Glen Varnadoe has spent years trying to find out the truth.
"All I want is my uncle. Put his body in a box and give him to me. I'm off to Brooksville, and that's it. It's that simple."
Varnadoe's uncle Thomas was sent to the Dozier School for Boys, a reform school, back in 1934. But 38 days later, he was dead.
He was only 13 years old.
The only information they have on Thomas' death and burial is a short account from Glen's father, Hubert. He was there when Thomas was buried and said it was just a pastor and the person who dug the grave.
But Hubert only gave that short account to his wife. He never spoke of it otherwise, not even when he died.
Glen has made a promise to find Thomas.
A week ago, USF publicized their report on the Dozier School. They used ground-penetrating radar and say they found the possibility of 50 graves. That's 19 more than the state reported back in 2009, but FDLE is standing by their investigation.
The school was open for 100 years. It was just closed last year. As many as 350 men, now in their 60's, claim school guards beat them until they were bloody.
Many say boys that were in their cottages would be taken to a place called the White House and repeatedly hit. The men say some of these boys never came back.
Glen Varnadoe says there's one way to find out for sure.
"How you make sense of that, you dig it up. it's that simple you dig it up and then find out."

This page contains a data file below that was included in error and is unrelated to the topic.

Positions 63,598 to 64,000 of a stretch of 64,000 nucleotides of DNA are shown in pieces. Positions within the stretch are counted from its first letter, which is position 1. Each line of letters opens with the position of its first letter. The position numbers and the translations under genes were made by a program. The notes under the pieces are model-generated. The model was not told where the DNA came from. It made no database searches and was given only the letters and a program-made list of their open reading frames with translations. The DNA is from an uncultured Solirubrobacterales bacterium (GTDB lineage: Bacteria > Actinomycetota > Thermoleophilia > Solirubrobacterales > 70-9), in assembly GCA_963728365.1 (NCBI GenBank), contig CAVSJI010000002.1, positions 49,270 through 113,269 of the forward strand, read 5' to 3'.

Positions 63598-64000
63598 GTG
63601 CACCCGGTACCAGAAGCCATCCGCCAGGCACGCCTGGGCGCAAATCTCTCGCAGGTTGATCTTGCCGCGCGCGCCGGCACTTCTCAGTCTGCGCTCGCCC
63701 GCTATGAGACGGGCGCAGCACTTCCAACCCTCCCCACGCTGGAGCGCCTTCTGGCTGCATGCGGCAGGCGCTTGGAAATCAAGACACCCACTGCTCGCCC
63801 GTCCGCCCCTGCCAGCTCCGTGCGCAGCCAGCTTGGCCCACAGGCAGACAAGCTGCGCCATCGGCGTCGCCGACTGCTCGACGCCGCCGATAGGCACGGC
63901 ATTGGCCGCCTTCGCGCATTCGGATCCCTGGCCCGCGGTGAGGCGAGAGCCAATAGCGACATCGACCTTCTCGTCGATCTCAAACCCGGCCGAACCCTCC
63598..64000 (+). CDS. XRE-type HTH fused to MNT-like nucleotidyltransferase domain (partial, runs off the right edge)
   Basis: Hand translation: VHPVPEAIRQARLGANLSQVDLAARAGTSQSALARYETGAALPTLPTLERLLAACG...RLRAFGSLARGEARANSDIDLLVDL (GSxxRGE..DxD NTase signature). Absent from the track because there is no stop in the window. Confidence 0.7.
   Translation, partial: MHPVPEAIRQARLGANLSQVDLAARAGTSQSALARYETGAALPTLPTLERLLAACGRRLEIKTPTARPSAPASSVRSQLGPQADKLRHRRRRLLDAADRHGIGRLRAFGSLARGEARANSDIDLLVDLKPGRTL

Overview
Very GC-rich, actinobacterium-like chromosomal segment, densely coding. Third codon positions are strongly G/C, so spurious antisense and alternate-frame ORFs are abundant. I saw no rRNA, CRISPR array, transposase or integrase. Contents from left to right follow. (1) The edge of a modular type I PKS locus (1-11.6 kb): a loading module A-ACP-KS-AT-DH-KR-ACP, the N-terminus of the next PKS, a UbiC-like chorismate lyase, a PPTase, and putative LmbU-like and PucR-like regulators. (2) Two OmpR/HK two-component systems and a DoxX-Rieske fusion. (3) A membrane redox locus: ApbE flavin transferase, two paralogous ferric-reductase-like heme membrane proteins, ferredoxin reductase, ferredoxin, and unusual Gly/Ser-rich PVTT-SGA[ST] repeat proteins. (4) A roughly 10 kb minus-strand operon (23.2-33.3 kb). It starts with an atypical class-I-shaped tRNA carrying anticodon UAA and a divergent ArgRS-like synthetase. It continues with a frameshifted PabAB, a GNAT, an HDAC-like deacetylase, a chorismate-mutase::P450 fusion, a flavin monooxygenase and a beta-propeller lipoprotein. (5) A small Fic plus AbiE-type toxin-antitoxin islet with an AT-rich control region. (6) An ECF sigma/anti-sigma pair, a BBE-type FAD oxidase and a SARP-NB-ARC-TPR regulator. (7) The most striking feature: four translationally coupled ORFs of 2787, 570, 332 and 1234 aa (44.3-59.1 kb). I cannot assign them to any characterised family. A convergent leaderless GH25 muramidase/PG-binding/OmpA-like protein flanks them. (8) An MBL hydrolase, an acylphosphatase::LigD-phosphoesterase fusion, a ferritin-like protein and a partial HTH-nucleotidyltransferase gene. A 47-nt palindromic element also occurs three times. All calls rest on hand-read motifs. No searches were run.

But FDLE says they will not exhume the bodies unless new evidence comes forward. They do not consider the USF study as new evidence.
"Ground-penetrating radar is used to find ground anomalies, anomalies in the ground where the soil has been disturbed. It may or may not be graves. In a criminal investigation, probable or possible have very little value," said FDLE spokesperson Gretl Plessinger.
Varnadoe believes they are getting traction from other state leaders. He is hopeful they will allow USF to continue their investigation.
The cemetery that USF found is considered the "black cemetery." Historians, as well as boys who were inmates at the school, believe there is a "white cemetery" too.
FDLE calls the USF study "academic research" and says they have different requirements to look for than FDLE does in a criminal investigation.
But Erin Kimmerle, who headed up the USF team has often been called upon by law enforcement to look for bodies. Her team used ground-penetrating radar to find lottery winner Abraham Shakespeare under a slab of concrete. That discovery eventually led to the conviction of Dee Dee Moore.
So why is FDLE now brushing off Kimmerle's work?
"I think we're all scared of what might be found, when you start digging up bones. Those were some dark days in Florida history," said Varnadoe.
He believes exhumation is the only answer. He's calling on state leaders to help families find the truth, buried under the ground.
FOX 13 / WTVT-TV
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